by Fergus Duniho
Hex Shogi is a class of Shogi variants played on a hexagonal board. The variants of Hex Shogi are distinguished by their boards. The first Hex Shogi variant was Hex Shogi 41, which I created for the Contest to design a Chess variant with 41 spaces. As it happened, 41 was a suitable number for a small hexagonal board, and I came up with the idea for Hex Shogi while contemplating what use I could make of this board. After coming up with the concept, I applied it to some more suitable boards. One is the 91-space hexagonal board that is itself shaped like a hexagon and is used by such popular Chess variants as Glinski's Hexagonal Chess and McCooey's Hexagonal Chess. Another board is the straightforward transformation of the usual Shogi board into a hexagonal board. This transformation simply changes the square spaces into hexagons, resulting in a rhombus shaped board. Using these two boards resulted in Hex Shogi 91 and Hex Shogi 81. These three games are all played by the same rules and differ only in what boards are used and how the pieces are set up. For the sake of economy, the rules are described in detail here and in only abbreviated form on the pages for the individual variants.
There is also a three player version of Hex Shogi, called Three Player Hex Shogi 91, but its rules are a bit different than the rules given here for two player variants.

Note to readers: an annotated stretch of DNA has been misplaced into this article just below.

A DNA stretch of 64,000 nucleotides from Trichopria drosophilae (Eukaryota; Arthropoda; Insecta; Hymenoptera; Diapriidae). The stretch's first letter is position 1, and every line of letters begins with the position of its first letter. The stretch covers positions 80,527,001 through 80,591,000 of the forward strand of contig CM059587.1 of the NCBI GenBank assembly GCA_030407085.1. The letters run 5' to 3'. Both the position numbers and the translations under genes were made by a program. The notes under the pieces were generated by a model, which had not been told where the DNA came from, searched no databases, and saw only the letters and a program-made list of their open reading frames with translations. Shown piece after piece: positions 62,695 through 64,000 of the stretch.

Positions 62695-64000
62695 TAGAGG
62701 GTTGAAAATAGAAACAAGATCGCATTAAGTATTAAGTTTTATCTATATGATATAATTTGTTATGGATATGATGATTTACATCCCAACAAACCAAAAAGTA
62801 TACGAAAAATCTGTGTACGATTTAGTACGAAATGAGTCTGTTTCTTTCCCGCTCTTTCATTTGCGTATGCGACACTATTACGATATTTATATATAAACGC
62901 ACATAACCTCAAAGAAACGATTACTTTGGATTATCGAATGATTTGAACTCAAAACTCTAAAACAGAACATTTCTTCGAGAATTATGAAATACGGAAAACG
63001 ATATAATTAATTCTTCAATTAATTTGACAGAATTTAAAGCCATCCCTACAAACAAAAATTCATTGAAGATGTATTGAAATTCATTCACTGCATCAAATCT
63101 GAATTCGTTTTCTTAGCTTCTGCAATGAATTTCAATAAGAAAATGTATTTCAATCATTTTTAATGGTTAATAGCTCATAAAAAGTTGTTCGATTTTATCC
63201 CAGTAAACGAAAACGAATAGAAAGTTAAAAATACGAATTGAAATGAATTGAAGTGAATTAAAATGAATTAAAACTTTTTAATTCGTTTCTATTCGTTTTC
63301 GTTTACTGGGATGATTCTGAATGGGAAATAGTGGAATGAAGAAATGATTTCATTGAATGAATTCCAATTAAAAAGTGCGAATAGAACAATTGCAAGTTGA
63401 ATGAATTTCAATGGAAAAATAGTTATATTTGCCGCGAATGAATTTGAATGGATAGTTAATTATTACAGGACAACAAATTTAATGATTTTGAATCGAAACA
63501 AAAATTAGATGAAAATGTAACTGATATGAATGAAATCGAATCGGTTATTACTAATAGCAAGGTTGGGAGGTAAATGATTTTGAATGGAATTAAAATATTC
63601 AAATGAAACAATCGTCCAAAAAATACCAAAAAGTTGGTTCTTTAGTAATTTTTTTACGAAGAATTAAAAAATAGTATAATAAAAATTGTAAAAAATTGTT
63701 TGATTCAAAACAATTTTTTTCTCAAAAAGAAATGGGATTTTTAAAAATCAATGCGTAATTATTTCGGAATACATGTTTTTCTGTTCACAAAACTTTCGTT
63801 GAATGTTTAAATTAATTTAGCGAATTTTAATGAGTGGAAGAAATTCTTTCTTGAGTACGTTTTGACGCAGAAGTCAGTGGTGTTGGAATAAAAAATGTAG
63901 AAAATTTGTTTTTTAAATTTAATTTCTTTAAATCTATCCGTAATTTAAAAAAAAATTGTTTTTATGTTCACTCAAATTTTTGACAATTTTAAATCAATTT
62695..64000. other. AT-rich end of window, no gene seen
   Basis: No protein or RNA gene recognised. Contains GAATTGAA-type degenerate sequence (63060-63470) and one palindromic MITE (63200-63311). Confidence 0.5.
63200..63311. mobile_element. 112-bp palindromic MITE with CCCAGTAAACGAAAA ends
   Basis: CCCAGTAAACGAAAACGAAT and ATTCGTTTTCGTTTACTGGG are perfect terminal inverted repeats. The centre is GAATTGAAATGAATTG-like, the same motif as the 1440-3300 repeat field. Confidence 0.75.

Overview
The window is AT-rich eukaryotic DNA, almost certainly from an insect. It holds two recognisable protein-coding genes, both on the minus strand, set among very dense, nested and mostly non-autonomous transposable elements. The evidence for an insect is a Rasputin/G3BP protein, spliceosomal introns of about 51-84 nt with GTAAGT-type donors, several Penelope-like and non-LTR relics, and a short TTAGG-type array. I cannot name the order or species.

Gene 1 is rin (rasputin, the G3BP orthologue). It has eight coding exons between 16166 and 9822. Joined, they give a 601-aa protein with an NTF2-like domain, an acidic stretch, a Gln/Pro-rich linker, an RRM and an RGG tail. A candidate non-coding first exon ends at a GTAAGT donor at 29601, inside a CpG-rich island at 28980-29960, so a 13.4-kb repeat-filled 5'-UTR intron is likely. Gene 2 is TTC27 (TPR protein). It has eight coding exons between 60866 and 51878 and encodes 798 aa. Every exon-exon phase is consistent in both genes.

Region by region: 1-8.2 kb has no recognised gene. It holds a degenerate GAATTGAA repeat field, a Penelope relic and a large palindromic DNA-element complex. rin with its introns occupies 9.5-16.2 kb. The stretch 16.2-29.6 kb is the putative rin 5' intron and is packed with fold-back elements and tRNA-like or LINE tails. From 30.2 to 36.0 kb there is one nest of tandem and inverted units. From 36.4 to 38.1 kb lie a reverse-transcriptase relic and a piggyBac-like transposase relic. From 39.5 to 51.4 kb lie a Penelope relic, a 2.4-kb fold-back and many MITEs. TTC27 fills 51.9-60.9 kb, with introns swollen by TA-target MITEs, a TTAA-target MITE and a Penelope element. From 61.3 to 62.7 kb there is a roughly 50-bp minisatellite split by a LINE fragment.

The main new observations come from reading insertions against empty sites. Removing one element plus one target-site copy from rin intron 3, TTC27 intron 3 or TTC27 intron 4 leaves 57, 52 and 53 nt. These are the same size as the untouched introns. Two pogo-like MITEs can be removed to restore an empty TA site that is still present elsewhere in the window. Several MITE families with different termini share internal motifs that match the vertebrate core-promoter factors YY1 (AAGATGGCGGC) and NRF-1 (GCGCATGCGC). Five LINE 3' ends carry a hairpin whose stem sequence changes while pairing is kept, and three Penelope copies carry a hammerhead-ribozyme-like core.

A hexagon has two main orientations. It can lie on one of its sides, or it can stand on a corner. In Hex Shogi, every board is made up of hexagons that stand on a corner. This is important, because the orientation of a hexagon determines which directions are forward, which are backward, which are orthogonal, and which are diagonal. It also affects whether there will be horizontal ranks or vertical files. On a hexagonal board, there is only one or the other, not both. In Hex Shogi, there are horizontal ranks but no vertical files. Instead of vertical files, there are left-leaning files and right-leaning files. On a hexagonal board, there are twelve different directions. Six are orthogonal, and six are diagonal. Two hexagons are orthogonally adjacent if they share a common side, and they are diagonally adjacent if they are connected only at a corner. On a hexagonal board, diagonally adjacent hexagons do not actually touch each other. They are connected by a side belonging to one or two hexagons that are orthogonally adjacent to each of them. Since there are twelve different directions, the directions on a hexagonal board may be represented by the hours on a clock face. The orthogonal directions match the odd hours on a clock face, and the diagonal directions match the even hours. In terms of degrees, the orthogonal directions are 30, 90, 150, 210, 270, and 330 degrees, and the diagonal directions are 0, 60, 120, 180, 240, and 300 degrees. There are two orthogonally forward directions, 30 and 330 degrees (1 and 11 o'clock). And there are three diagonally forward directions, 300, 0, and 60 degrees (10, 12, and 2 o'clock). The five backward directions are 180 degrees (or 6 hours) away from these. The orientation of the hexagons affects how most of the pieces move. Lances, Knight, and Pawns can only move forward, and the Gold and Silver Generals move differently forward and backward. Thus, the orientation of the hexagons affects what moves are available for these pieces. If hexagons that lie on their sides were used instead, these pieces would all move differently than they do in Hex Shogi. How each piece moves is covered in the individual piece descriptions.